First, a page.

Charles Richardson’s inability to fathom the depths of Irish politics yesterday was most amusing. True, the parties have funny-sounding names and seem to defy ideological description. But the Irish have a natural genius for politics: there are some 50 million of us in the global Irish Diaspora who will disagree with what he says but defend his right to say it. To us, the modern Irish political parties are works of art, in progress. And are much loved for their adaptability to the zeitgeist.

Except for the parties of the left, there is nothing anachronistic about them – they are in the right place at the right time. They are totally promiscuous cross-dressers who regularly sleep with the enemy and betray alliances if the numbers are right in the back room.

It was Irish politicians that gave us Tammany Hall in New York, Mayor “Boss” Daley in Chicago, and the rotten ALP boroughs of Richmond in Melbourne and Leichhardt in Sydney.

If someone told you 12 months ago about the miracle of Belfast and that Ian Paisley would be sharing power today with Martin McGuinness you would consider it an Irish joke. Similarly, expect the unexpected in the Irish general election held yesterday but it will take at least a week to unravel because of the complex preferential, proportional multi-member electoral system that guarantees a multi-party coalition government.

First, those gorgeous names. Sinn Fein (literally “we ourselves” in Irish) is the oldest political party in Ireland formed in 1905. Originally an Irish monarchist party formed by Arthur Griffith it is now synonymous with republicanism. Won the first three elections before independence hands down when Sinn Fein was the mother party for the nationalist cause. It destroyed itself in the civil war that followed the establishment of the Irish Free State in 1922. Has evolved from nationalist to terrorist to social democratic government.

This one was formed by Gerry Adams in 1970 in Belfast and was the political arm of the provisional IRA before going legit and sharing power with the DUP in the North. It has five seats in Westminster which it never uses, 28 seats in Belfast, five in Dublin and two Members of the European Parliament. Predicted to double its TDs (MPs) in the Dail (Parliament) to 10 and play the mating game. Slogan: “Others promise. We deliver.”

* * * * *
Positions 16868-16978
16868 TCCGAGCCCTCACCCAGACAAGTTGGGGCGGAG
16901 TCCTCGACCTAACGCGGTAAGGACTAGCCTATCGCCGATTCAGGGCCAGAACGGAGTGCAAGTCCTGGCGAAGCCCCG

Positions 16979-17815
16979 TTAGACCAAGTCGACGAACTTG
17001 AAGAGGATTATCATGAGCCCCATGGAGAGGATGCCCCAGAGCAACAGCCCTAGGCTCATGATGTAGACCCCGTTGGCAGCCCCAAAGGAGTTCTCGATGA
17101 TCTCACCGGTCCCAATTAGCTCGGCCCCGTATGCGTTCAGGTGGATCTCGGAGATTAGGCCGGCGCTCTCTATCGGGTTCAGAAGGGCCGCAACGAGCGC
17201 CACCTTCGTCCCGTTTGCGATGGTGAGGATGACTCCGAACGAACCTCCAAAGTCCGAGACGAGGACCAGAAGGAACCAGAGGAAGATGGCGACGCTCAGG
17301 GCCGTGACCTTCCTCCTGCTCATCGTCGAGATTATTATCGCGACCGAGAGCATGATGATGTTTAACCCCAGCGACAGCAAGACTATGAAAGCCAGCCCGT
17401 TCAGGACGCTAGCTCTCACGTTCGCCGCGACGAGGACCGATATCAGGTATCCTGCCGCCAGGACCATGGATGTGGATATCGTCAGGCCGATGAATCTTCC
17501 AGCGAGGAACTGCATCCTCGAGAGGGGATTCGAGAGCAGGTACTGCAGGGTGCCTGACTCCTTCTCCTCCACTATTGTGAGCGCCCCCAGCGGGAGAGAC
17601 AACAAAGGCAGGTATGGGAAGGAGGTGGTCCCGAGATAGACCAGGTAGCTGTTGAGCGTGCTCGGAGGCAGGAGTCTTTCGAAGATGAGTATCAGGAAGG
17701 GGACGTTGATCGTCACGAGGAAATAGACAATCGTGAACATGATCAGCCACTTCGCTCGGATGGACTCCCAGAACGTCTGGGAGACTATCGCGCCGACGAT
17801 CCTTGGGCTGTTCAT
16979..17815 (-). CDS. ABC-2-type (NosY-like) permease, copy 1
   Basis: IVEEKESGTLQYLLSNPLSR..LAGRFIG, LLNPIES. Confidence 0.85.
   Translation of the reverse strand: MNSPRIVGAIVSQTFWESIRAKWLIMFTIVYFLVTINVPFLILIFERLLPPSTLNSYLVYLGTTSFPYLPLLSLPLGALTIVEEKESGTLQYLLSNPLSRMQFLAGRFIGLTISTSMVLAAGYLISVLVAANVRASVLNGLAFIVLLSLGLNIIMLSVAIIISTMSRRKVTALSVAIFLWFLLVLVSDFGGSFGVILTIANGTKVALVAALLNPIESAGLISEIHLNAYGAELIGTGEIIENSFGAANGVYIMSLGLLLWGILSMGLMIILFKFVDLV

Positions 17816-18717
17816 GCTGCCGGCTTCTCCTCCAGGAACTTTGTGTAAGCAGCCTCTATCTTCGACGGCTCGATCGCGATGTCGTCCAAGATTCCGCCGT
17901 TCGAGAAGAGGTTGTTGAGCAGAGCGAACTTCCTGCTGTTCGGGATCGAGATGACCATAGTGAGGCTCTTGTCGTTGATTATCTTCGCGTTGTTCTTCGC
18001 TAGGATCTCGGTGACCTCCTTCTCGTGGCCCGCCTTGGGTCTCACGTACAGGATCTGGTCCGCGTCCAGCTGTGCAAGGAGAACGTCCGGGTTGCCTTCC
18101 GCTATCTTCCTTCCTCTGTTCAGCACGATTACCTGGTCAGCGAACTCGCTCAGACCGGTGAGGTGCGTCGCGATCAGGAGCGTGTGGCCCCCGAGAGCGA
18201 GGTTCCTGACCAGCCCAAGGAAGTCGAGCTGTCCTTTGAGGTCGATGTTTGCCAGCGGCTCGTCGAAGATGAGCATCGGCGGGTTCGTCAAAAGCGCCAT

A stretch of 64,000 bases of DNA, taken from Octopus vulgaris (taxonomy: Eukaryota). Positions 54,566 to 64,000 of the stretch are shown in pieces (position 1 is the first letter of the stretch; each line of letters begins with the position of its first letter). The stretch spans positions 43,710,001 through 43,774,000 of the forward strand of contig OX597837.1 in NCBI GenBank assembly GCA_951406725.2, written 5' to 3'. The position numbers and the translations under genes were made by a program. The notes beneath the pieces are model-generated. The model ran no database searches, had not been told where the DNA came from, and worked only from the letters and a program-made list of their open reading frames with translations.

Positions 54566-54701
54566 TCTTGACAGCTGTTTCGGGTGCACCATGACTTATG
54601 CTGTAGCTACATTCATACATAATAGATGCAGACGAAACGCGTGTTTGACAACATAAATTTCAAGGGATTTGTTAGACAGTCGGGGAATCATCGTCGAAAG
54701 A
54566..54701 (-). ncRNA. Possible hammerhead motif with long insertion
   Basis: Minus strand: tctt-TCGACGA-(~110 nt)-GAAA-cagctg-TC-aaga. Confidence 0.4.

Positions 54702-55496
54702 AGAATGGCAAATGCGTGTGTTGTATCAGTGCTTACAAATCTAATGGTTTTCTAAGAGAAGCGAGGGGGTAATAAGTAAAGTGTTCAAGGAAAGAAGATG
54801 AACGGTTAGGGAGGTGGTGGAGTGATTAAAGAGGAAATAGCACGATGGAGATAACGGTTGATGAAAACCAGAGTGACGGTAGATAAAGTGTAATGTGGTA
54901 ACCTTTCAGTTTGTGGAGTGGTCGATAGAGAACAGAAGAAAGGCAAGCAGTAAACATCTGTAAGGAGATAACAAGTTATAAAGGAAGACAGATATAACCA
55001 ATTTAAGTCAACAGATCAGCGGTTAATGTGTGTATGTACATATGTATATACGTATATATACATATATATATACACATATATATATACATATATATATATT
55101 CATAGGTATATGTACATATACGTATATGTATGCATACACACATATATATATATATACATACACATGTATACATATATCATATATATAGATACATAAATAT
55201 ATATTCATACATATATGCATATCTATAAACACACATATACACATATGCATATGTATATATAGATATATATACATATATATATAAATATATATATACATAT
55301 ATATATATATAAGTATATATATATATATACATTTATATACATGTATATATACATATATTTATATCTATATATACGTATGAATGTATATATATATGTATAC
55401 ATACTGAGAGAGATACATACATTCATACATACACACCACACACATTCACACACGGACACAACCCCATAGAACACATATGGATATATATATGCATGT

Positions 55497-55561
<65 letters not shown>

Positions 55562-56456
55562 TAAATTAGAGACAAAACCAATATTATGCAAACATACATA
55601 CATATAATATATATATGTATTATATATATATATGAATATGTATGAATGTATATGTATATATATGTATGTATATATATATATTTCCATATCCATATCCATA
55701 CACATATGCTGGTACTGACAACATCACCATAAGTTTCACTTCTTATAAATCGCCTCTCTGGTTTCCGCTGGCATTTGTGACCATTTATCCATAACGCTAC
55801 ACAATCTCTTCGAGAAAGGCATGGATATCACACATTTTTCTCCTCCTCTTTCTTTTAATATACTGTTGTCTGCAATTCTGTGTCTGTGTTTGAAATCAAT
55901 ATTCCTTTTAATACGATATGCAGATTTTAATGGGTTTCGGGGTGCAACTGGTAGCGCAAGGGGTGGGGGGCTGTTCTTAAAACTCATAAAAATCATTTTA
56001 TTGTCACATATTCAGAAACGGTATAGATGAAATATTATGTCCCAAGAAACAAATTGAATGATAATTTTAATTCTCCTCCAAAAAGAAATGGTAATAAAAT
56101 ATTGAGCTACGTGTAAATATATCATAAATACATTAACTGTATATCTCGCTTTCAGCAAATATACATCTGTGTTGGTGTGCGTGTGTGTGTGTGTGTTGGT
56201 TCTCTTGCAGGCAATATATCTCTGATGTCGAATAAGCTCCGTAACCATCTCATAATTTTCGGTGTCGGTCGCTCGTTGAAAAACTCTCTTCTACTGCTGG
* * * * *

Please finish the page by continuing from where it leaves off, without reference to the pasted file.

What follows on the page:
Fianna Fail (traditionally the “soldiers of destiny” in Irish) is the natural party of government and styles itself as the Republican Party. It was founded as a social democratic party by Eamon de Valera in 1926 but has gradually evolved into a right-of-centre establishment party with, some say, the best politicians that money can buy. Has been in power since 1997 under Bertie Ahern and is seeking a third term on the back of the Celtic Tiger (slogan: “Now, the next steps”). Predicted to lose up to 13 seats but will still be the biggest gorilla at the coalition card table.

Fine Gael (meaning the “family of the Irish”) is the second largest party even though it copped a trashing in the last election and lost 23 seats. It styles itself as a progressive centre party these days but its origins go back to the pro-treaty nationalist forces that won the civil war with the republicans and set up the Irish Free State under Michael Collins. This former conservative law and order party formed the government for first 10 years of independence.

It is very Irish that this anti-republican party actually established the Republic of Ireland in 1949. In 1994 it formed a centre-left Rainbow coalition which claims credit for kick-starting the booming Celtic Tiger economy. Its slogan is: “Ireland deserves better!”) and is predicted to be the big winner this weekend with a gain of 15 seats. Will form a coalition with anyone but Sinn Fein.

The Irish Labour Party (slogan: “Ireland can do better with Labour”) is a Socialist Party formed in 1912 as the political arm of the Irish TUC. Its Citizens Army fought in the 1916 Uprising but kept out of elections to the Dail until 1922 to support the nationalist cause. Classic class warfare warriors who are not expected to improve on their 21 seat rump hand in the coalition card game. Made respectable by the six loony-left parties to the left of them. Appalling website for a party that claims to have invented the Celtic Tiger economy.

The Progressive Democrats are a small right-wing Liberal Party which formed in 1985 and are presently Fianna Fail’s coalition partners in the government. Their slogan is: “Left-Wing Government? No thanks!” They are predicted to lose up to six of their eight seats and are desperate to find partners to sleep with. It is unlikely to be Labour.

Last, but not least, comes the Green Party with the magnificently original slogan of “It’s time!” Predicted to pick three seats to take its tally to 10. Will sleep with anyone and probably will.

Let the show begin and the road rise up to meet them…